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Report reveals passenger markets of the future

A new report projects passenger numbers are expected to reach 7.3 billion by 2034, representing a 4.1% average annual growth in demand for air connectivity that will result in more than a doubling of the 3.3 billion passengers expected to travel this year.

23 October 2014


The International Air Transport Association’s (IATA) first 20-year passenger growth forecast projects that by 2034, the five fastest-increasing markets in terms of additional passengers per year will be China (856 million new passengers per year), the US (559 million), India (266 million), Indonesia (183 million) and Brazil (170 million).

Regional growth highlights:

  • Routes to, from and within Asia-Pacific will see an extra 1.8 billion annual passengers by 2034, for an overall market size of 2.9 billion. In relative terms it will increase its size compared to other regions to 42% of global passenger traffic, and its annual average growth rate, 4.9%, will be the joint-highest with the Middle East.
  • The North American region will grow by 3.3% annually and in 2034 will carry a total of 1.4 billion passengers, an additional 649 million passengers a year.
  • Europe will have the slowest growth rate, 2.7%, but will still cater for an additional 591 million passengers a year. The total market will be 1.4 billion passengers.
  • Latin American markets will grow by 4.7%, serving a total of 605 million passengers, an additional 363 million passengers annually compared to today.
  • The Middle East will grow strongly (4.9%) and will see an extra 237 million passengers a year on routes to, from and within the region by 2034. The UAE, Qatar and Saudi Arabia will all enjoy strong growth of 5.6%, 4.8%, and 4.6% respectively. The total market size will be 383 million passengers.
  • Africa will grow by 4.7%. By 2034 it will see an extra 177 million passengers a year for a total market of 294 million passengers.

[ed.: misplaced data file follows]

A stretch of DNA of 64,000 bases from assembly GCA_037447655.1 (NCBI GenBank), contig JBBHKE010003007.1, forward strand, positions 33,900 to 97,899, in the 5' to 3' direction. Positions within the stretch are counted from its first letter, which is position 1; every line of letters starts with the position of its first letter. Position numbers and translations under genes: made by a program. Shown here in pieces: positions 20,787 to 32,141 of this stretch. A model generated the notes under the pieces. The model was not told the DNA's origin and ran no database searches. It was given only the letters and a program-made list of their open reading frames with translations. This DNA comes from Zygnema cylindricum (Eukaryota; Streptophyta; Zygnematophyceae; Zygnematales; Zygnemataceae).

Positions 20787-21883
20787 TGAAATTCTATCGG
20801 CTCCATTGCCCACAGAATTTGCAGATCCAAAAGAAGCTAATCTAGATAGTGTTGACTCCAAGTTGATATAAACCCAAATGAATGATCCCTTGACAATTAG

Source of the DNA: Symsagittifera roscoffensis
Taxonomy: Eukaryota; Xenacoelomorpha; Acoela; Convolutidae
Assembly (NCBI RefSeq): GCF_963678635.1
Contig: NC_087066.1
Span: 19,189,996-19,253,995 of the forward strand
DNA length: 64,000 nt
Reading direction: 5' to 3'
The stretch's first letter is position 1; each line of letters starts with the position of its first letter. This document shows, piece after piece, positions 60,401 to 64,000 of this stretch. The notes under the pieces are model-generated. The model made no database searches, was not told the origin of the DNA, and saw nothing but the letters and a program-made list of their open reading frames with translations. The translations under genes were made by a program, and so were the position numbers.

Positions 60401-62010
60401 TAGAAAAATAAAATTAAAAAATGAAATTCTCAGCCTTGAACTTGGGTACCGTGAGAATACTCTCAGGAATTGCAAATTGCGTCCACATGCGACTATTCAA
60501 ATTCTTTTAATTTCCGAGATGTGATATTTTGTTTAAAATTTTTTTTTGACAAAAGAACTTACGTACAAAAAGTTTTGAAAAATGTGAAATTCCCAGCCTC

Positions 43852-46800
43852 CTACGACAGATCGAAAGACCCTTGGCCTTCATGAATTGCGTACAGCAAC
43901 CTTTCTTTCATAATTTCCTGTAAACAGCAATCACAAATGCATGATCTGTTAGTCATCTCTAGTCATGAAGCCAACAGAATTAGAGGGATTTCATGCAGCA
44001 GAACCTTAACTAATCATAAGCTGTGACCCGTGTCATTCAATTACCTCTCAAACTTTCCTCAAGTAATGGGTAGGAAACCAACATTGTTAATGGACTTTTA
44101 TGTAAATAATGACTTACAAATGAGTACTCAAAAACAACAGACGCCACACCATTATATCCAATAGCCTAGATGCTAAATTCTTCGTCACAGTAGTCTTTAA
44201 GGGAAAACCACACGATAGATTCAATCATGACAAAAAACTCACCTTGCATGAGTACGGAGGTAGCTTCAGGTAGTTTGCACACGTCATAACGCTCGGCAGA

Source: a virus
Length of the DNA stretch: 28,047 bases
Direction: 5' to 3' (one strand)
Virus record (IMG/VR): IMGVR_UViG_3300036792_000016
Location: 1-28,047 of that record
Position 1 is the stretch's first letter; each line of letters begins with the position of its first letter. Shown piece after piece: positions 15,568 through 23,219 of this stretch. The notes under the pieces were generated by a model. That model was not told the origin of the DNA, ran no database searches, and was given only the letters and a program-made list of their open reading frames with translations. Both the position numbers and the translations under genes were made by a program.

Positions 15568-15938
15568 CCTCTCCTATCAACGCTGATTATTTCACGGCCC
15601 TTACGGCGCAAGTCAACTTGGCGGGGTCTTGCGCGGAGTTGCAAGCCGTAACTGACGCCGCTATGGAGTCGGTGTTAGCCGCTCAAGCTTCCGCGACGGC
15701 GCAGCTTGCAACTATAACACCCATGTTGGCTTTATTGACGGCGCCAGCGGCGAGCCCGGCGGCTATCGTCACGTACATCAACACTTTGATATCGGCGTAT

Analysis of the 10 largest air passenger markets defined by traffic to, from and within for the period 2014-2034:

  • The United States will remain the largest air passenger market until around 2030, when it will drop to number 2, behind China. Cumulatively over the next 20 years the US will carry 18.3 billion more passengers and China 16.9 billion.
  • Currently the ninth largest market, India will see a total of 367 million passengers by 2034, an extra 266 million annual passengers compared to today. It will overtake the UK (148 million extra passengers, total market 337 million) to become the 3rd largest market around 2031.
  • Reflecting a declining and ageing population, Japanese air passenger numbers will grow just 1.3% per year and decline from the 4th largest market in 2014 to the 9th largest by 2033.
  • Germany and Spain will decline from 5th and 6th position in 2014 to be the 8th and 7th largest markets respectively. France will fall from 7th to 10th while Italy will fall out of the top 10 altogether in around 2019.
  • Brazil will increase passenger numbers by 170 million and rise from 10th to 5th. Its total market will be 272 million passengers.
  • Indonesia will enter the top ten around 2020 and attain 6th place by 2029. By 2034 it will be a market of 270 million passengers.

Explanation of demand drivers

The Global Passenger Forecast Report explains future trends in passenger numbers by means of three key demand drivers: living standards, population and demographics, and price and availability.

  • Living standards have a known effect on the propensity to fly. Countries on a growth curve up to approximately US$20,000 per capita see correspondingly faster increases in the number of flights taken per person per year.
  • Population and demographics reflects not just population trends over the next 20 years but also measures such as the old-age dependency ratio. On these measures, countries such as Japan, Russia and Ukraine are expected to undergo significant population decline. African nations, on the other hand, are set for rapid population growth. Typically, the nations with growing populations also have younger populations, and working-age groups are more likely to fly than over-65s.
  • Price and availability looks to predict future trends of the price of air travel and the extent of future air connectivity. The unit cost of air transport has fallen by a factor of four since 1950. However, the past decade has seen prices bottom out, largely due to the increased cost of oil. In the coming two decades, the downward trend in the real cost of air travel is expected to resume, at a rate of around 1 – 1.5% per year. Air connectivity is expected to increase with the addition of new longer-range mid-size aircraft. Greater liberalization of air markets has the potential to increase global air traffic growth by over 1 percentage point per year.

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